Don't take my dogs to dog parks.
But I think they are a wonderful concept.
I think, however, that we need to be doing some intensive study on what constitutes a good and successful dog park.
Numbers and attendance at a dog park do not constitute a successful dog park.
That constitutes numbers, period.
And that's all.
A successful dog park is one where everyone is happy.
And there are many issues we need to discuss to ensure that our dog parks are that way.
We have two or three that are great.
But I think that we need to discuss things like health issues.
I think we need to discuss safety issues.
Liability issues.
Parking issues.
Impact on the neighborhood all around.
Both good and bad of dog parks.
Before we do something irresponsible like arbitrarily changing the code and requirements for what constitutes a good dog park, or a dog park for that matter.
And I would just ask that council consider, rather than quickly and hastily putting together a proposal for an ordinance, that council do due diligence and allow input from a larger part of the community, perhaps workshops.
Thank you very much.
>>GWEN MILLER: Thank you.
Next.
>>> Hillary Frank Aubin, San Nicholas, and I lived there for 20 years.
I too am in opposition of the dog park.
It's always been a playground for children and was changed recently to the use of a dog park.
I'm a mother of two children, and I own a dog.
So it's not an anti-dog issue.
It's a pro-children issue.
I would like to read a statement that councilman Dingfelder submitted to a group of people at the dog park the other night, to the dog owners and users and not to the parents of children and neighbors.
It states: In my opinion the mayor and her administration do not want to close down this dog park.
However, the complaints of the few are putting the future of this dog park in jeopardy.
I have 116 names that have signed a petition in opposition of the dog park.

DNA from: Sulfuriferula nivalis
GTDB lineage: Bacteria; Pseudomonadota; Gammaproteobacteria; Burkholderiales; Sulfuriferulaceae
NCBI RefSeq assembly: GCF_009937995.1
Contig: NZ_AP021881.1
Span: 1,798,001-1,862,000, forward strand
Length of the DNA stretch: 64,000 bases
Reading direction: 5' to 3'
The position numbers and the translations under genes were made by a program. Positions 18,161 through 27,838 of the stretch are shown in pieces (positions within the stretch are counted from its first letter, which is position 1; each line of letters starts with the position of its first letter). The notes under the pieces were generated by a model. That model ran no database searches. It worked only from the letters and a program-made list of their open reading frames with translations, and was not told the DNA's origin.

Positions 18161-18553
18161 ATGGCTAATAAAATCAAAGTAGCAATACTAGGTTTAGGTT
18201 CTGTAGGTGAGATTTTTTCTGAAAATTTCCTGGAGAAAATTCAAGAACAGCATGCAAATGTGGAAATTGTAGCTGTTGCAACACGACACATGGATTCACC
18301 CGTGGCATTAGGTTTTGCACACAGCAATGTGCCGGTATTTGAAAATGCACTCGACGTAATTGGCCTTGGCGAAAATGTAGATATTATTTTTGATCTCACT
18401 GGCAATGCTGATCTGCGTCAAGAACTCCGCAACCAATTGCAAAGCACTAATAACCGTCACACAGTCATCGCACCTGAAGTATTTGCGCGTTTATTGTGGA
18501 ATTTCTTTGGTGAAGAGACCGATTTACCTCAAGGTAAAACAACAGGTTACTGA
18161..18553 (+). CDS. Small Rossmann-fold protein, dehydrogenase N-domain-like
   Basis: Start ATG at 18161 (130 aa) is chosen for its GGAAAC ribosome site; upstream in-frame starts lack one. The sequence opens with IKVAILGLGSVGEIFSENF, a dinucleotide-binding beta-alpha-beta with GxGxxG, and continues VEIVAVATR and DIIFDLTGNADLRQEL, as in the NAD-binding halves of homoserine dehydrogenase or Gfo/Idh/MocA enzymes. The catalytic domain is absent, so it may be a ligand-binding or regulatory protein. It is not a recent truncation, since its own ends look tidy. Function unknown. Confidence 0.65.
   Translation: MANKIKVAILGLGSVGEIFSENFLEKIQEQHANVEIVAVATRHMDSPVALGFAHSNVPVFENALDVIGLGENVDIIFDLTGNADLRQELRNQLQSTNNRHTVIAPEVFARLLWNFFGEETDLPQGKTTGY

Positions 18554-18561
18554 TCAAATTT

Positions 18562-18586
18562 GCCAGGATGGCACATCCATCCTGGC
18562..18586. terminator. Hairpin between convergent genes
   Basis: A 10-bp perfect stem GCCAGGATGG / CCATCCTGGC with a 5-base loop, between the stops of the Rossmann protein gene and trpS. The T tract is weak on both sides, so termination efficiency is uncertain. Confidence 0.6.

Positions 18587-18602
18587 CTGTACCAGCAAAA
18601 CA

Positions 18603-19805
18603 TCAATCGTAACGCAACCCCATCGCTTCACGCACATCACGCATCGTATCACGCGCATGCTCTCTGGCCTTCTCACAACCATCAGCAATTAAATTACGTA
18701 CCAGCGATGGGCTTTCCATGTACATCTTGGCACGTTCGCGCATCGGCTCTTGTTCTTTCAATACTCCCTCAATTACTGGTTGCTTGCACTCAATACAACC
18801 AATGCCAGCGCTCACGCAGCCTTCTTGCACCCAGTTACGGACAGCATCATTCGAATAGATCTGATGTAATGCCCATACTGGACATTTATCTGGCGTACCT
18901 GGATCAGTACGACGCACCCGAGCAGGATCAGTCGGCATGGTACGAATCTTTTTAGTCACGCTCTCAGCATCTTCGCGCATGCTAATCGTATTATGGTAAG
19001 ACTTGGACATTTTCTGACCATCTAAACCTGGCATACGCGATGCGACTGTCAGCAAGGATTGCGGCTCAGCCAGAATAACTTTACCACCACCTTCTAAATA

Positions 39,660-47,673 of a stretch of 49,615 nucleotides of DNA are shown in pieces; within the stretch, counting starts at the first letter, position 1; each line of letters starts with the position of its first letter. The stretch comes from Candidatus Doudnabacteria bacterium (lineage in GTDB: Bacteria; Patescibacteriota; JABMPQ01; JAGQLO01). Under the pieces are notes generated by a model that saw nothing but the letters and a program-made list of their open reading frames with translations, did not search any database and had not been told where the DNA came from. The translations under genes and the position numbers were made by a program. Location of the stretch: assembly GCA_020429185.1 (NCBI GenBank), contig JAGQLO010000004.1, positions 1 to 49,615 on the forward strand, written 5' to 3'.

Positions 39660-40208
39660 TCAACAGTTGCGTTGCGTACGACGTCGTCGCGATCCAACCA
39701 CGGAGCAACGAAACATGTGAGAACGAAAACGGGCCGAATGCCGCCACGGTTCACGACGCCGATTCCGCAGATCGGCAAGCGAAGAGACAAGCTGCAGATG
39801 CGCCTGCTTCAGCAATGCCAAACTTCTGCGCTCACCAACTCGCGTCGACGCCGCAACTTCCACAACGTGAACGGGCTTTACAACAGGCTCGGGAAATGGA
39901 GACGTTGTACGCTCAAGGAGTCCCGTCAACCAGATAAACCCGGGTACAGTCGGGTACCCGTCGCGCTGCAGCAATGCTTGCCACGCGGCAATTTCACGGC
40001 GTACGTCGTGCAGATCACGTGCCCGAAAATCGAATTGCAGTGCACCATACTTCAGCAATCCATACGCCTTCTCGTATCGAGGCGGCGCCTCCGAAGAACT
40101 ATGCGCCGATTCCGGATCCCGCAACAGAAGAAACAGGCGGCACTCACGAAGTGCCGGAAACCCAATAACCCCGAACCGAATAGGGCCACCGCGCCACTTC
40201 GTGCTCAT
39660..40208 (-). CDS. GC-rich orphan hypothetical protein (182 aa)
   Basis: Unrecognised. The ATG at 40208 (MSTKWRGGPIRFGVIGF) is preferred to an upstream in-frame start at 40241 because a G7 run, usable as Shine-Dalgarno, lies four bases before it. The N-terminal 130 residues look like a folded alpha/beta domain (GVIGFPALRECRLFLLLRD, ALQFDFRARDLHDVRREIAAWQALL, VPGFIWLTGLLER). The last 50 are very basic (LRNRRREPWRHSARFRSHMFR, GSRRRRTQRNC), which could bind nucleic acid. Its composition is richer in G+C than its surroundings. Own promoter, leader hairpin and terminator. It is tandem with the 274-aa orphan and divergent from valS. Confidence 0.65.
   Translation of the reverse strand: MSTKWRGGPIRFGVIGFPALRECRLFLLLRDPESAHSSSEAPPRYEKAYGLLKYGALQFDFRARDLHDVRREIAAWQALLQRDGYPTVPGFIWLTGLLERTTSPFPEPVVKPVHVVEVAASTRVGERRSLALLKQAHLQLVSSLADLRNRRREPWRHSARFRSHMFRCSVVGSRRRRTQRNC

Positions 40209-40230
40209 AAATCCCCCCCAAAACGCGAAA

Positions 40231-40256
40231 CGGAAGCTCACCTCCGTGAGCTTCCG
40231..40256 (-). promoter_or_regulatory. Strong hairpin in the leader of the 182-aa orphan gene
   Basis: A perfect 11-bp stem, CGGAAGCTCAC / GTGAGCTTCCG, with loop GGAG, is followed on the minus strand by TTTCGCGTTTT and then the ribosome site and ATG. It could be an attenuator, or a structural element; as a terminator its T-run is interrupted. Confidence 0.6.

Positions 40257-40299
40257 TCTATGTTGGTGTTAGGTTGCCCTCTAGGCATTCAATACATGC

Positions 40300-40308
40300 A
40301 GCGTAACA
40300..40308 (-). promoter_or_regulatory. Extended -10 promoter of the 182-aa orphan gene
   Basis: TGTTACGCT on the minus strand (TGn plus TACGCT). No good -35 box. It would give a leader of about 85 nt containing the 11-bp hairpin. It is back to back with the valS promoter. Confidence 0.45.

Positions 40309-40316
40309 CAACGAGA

There are quite a few neighbors who initially did support the dog park, not realizing the ramifications that would occur.
There was never a due diligence done, and a traffic study, the noise study, and the smell and hazard that's coming from the dog park.
There has already been one child bitten.
There's a common area at the moment where the dog and the children have to enter the playground.
I have a ten-year-old who plays there with a group of young boys.
And one of the children was in the common area and was bitten by a very large dog.
What transpired is the dogs that are coming there are usually very large and being driven to the park.
It was established many years ago as a walk-to neighborhood park.
What's transpired is it's brought up people from all over, who I do not consider neighbors.
They are coming as far away as Bayshore close to Gandy, and because I know many of the people.
Regrettably it has pit neighbor against neighbor, very unpleasant situation.
It's been very detrimental to the people in the immediate area.
And I do not think that the park was established as a dog park properly.
I would appreciate the fact that you all reconsider this.
There are 85 parks in the city that would be affected if you change the ordinance.
There are a lot of neighborhoods that would be impacted just as adversely as my neighborhood.
And it's a big issue.
And it's one that needs to be looked at very critically.
And if I could request it, I think the dog park should be closed down immediately from a liability standpoint.
The other issue is this is a 2.7 acre park.
1.6 of it has been established for the dogs.
There's a health issue.
Parasites that the dogs carry transfer and can crawl along the ground.
The children can get blinded by some of these parasites.
CDC has put out reports -- we would be happy to share them with you.
Also, what's happened is when the large dogs are in the park, the smaller dogs are intimidated and oftentimes the small dogs are winding up in the children's area unleashed.
And I have pictures to verify it.
So I would really appreciate your consideration to revert the park back to the children, and to not change the code.
Thank you.
>>GWEN MILLER: Thank you.
You may give the petition to the clerk.